A Google plan to improve the Chrome web browser has triggered an explosion of concern that it’ll also cripple extensions designed to block ads, improve privacy and protect against security problems.
In a statement Wednesday, though, Google said it’s trying to improve Chrome while keeping all those extensions working.
“We want to make sure all fundamental use cases are still possible with these changes and are working with extension developers to make sure their extensions continue to work while optimizing the extensions platform and better protecting our users,” the company said in a statement.
The controversy shows the difficulties that arise from Chrome’s dominance 10 years after its debut. Google’s browser accounts for 62 percent of website usage today, according to analytics firm StatCounter. But if a Google change causes problems, then extension authors and website developers can be stuck with it unless they can get millions of people to change to a different browser like Mozilla Firefox or Apple Safari.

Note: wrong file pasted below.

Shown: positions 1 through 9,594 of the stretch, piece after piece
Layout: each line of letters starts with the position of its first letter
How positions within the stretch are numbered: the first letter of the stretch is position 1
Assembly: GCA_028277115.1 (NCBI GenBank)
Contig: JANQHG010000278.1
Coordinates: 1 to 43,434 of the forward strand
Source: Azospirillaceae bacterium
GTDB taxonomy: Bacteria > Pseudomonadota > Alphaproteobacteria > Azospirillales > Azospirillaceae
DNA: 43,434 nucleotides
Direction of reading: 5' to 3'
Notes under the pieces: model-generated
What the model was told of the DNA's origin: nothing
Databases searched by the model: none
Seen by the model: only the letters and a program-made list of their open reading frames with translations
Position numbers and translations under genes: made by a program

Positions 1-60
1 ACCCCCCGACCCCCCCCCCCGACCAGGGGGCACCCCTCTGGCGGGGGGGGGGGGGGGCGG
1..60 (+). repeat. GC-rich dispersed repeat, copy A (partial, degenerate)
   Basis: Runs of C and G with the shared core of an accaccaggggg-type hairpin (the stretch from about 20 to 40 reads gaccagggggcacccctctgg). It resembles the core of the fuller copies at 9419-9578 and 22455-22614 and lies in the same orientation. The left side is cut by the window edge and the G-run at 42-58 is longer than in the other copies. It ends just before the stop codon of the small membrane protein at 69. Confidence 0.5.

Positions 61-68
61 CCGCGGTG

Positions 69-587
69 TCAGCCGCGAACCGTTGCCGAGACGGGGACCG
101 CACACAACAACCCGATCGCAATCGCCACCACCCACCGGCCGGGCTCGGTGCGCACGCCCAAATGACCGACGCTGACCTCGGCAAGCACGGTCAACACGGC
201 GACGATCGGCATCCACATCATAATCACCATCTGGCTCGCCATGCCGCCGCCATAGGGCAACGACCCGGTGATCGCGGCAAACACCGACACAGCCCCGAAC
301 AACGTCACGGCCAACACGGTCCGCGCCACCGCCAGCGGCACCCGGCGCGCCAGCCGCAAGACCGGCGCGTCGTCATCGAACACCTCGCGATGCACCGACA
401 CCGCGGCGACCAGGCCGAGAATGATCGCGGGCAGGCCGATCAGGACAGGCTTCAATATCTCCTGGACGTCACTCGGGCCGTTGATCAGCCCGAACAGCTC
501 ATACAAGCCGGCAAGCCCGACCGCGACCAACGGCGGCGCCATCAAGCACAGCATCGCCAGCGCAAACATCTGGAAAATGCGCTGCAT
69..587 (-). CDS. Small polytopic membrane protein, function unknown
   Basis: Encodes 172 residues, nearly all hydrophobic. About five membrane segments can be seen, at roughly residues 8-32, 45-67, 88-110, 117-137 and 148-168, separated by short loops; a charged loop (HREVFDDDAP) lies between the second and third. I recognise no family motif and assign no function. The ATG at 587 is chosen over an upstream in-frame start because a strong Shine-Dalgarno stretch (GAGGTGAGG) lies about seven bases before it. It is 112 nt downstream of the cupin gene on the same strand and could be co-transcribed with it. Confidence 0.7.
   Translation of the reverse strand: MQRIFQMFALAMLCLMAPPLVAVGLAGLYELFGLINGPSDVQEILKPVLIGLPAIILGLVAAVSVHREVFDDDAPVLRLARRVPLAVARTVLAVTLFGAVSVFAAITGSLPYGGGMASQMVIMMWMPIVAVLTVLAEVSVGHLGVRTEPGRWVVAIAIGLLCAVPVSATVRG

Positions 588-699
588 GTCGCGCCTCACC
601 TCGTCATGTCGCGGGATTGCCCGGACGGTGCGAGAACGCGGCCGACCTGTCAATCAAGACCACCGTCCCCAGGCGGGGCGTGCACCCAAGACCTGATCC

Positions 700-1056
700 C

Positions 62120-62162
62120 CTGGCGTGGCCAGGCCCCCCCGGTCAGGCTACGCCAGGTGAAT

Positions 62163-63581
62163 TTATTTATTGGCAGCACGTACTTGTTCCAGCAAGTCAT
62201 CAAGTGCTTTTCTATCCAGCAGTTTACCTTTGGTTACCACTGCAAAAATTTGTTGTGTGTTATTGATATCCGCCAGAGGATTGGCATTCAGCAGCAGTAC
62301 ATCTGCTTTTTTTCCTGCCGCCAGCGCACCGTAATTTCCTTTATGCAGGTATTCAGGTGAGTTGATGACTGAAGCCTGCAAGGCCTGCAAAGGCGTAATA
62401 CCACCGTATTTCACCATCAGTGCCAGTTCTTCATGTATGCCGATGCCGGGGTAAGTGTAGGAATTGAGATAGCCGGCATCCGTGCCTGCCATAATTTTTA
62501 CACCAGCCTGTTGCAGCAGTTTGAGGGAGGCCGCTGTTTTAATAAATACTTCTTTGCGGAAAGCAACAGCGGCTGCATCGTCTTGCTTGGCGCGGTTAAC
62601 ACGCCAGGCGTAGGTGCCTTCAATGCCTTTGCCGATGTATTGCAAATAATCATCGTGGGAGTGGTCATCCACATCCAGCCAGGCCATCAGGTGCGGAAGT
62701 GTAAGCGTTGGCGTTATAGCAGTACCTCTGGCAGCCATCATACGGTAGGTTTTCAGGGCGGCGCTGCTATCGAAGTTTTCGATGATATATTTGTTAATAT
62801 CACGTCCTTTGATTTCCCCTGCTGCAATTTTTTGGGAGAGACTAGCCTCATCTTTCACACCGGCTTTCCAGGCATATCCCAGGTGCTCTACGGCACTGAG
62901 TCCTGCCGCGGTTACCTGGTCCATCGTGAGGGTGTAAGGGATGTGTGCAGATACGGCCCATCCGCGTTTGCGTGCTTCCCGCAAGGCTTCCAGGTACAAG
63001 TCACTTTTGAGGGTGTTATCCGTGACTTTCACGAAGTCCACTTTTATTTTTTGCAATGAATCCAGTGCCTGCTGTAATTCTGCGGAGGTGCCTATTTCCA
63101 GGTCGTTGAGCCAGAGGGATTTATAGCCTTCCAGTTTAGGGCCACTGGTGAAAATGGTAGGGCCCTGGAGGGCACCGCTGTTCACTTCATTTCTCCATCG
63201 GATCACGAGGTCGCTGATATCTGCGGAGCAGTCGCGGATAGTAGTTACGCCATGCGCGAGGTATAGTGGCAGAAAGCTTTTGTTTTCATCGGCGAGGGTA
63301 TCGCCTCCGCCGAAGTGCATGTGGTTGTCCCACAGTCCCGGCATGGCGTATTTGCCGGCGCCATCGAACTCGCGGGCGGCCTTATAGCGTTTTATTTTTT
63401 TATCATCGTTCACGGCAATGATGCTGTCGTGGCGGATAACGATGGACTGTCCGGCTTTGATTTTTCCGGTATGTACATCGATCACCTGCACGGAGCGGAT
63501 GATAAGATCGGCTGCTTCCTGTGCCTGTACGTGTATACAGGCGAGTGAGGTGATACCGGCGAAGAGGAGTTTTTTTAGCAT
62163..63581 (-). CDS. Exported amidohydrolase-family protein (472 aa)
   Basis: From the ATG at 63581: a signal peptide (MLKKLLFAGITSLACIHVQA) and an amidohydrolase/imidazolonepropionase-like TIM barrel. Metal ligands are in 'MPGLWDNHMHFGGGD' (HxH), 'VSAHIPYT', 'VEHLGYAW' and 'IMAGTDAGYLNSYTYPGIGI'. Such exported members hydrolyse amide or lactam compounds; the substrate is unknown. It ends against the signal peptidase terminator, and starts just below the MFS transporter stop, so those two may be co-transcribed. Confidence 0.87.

Chrome’s power also is amplified by the fact that other browsers, including Vivaldi, Opera, Brave and soon Microsoft Edge, use Chrome’s open-source foundation, called Chromium.
Google probably will update its extensions plan.
“This design is still in a draft state, and will likely change,” Chrome team member Devlin Cronin said in a mailing list response Wednesday. “Our goal is not to break extensions. We are working with extension developers to strive to keep this breakage to a minimum, while still advancing the platform to enhance security, privacy, and performance for all users.”
First published Jan. 23, 10:49 a.m. PT.
Update, 10:58 a.m.: Adds more Google comment.
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